Aspirin is effective in reducing fever and inflammation, in thinning of blood to prevent blood clots, and as a pain reliever. It does so by inhibiting the action of enzymes in the body, such as prostaglandin synthesis which induces analgesic effects. Prostaglandins are made at sites of tissue damage or infection, where they cause inflammation, pain and fever as part of the healing process. When a blood vessel is injured, it stimulates the formation of a blood clot and tightens the muscle in the blood vessel wall to prevent blood loss and try to heal the injury. Prostaglandins can also relax the muscle in the blood vessel to cause the vessel to be widen and control the amount of blood flow and regulate response to injury and inflammation. The mechanism of action of the drug aspirin act on the Central Nervous System of the brain. The substances in the mechanism of actions of aspirin works by stopping prostaglandin being made and aspirin molecules enter the cell and chemically modify the enzyme to prevent prostaglandin being made. Aspirin molecules that enter the cell to stop an enzyme is knowns as cyclooxygenase, COX-1 and COX-2, which is involved with the ring closure and addition of oxygen t arachidonic converting to prostaglandins. The acetyl group on aspirin is known as hydrolyzed and then bonded to the alcohol group of serine as an ester. This has the effect of preventing the channel in the enzyme and obstructing arachidonic from entering the active site of the enzyme. By preventing or obstructing this enzyme, the synthesis of prostaglandins is blocked, which in turn relives some of the effects of pain and fever. Aspirin also works to prevent heart attacks and strokes by reducing the production of thromboxane, a chemical that makes platelets sticky and it produce less thromboxane and are less likely to form a blood clot that could block an artery.
Routes of administration
There are two general methods of drug administration, enteral and parenteral administration. For enteral administration solid and liquid dosage form are normally used and its comprises the esophagus, stomach, and small and large intestines (i.e., the gastrointestinal tract). The methods of administration include oral, (swallow by mouth) sublingual (dissolving the drug under the tongue), and rectal (supporities). As for parenteral routes, which do not involve the gastrointestinal tract, subcutaneous (injection under the skin), include intravenous (injection into a vein), intramuscular (injection into a muscle), transdermal (absorption through intact skin) and inhalation (infusion through the lungs),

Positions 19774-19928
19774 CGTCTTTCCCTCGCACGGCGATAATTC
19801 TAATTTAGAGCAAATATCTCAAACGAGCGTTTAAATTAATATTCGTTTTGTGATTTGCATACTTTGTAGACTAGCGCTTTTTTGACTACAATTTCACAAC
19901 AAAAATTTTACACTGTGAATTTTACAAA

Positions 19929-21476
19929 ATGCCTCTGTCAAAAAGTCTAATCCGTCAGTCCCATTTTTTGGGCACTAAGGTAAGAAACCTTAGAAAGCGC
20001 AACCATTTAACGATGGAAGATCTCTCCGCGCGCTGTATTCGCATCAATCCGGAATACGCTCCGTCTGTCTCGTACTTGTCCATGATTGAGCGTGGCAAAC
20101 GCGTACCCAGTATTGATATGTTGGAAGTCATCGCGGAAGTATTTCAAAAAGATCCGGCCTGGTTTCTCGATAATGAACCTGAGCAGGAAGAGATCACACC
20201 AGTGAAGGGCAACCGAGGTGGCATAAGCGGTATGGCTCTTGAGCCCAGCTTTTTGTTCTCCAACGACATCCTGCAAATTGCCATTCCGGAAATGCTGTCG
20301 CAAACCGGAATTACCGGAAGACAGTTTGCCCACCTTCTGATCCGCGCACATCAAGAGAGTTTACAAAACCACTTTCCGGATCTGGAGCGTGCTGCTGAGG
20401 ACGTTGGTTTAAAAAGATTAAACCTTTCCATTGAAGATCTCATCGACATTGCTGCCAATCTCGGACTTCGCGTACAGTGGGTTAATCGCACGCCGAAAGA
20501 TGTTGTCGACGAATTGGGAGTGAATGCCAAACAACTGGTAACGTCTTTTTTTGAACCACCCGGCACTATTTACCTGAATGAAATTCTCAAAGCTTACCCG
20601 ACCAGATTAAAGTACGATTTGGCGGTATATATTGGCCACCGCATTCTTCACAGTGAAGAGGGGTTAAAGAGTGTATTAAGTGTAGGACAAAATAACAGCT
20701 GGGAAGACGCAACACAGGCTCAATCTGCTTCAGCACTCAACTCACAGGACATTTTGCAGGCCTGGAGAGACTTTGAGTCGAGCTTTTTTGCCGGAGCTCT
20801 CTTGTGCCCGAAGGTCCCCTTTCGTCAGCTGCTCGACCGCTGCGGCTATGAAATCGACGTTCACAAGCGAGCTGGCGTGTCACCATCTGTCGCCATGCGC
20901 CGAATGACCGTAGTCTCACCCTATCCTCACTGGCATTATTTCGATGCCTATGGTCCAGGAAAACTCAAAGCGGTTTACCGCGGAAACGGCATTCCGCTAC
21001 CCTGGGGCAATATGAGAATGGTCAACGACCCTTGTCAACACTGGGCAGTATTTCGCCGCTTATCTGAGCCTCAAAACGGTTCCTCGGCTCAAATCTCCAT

Introduction of Pharmacokinetics
Pharmacokinetics is the study with what the body does to the different dosage form of drugs after the different routes of administration. For drugs to produce their therapeutic effects, they must bind with the receptor in the body. The processes that occur after drug administration can be broken down into four district area (ADME), Absorption of the drug, Distribution of the drug molecules, Metabolism of the parent drug and Excretion or elimination of the drug and its metabolites.
Drug absorption is determined by the drug’s physicochemical properties, formulation, and route of administration. A drug in a solid dosage forms is administered orally through the mouth and moves through the GI tract and disintegrates into small particles and dissolve in GI fluid before absorption process. Majority of oral drugs, after they enter the portal venous system and pass through the liver before gaining access to the systemic circulation. Drugs that are administered by buccal, sublingual or rectal routes bypass the liver (first pass metabolism), avoiding the gastric acid, binding to food and metabolism by gut wall or liver enzymes. As for parenteral administration, absorption will directly into the circulatory system through the small pores in the capillary walls thus bioavailability is 100%.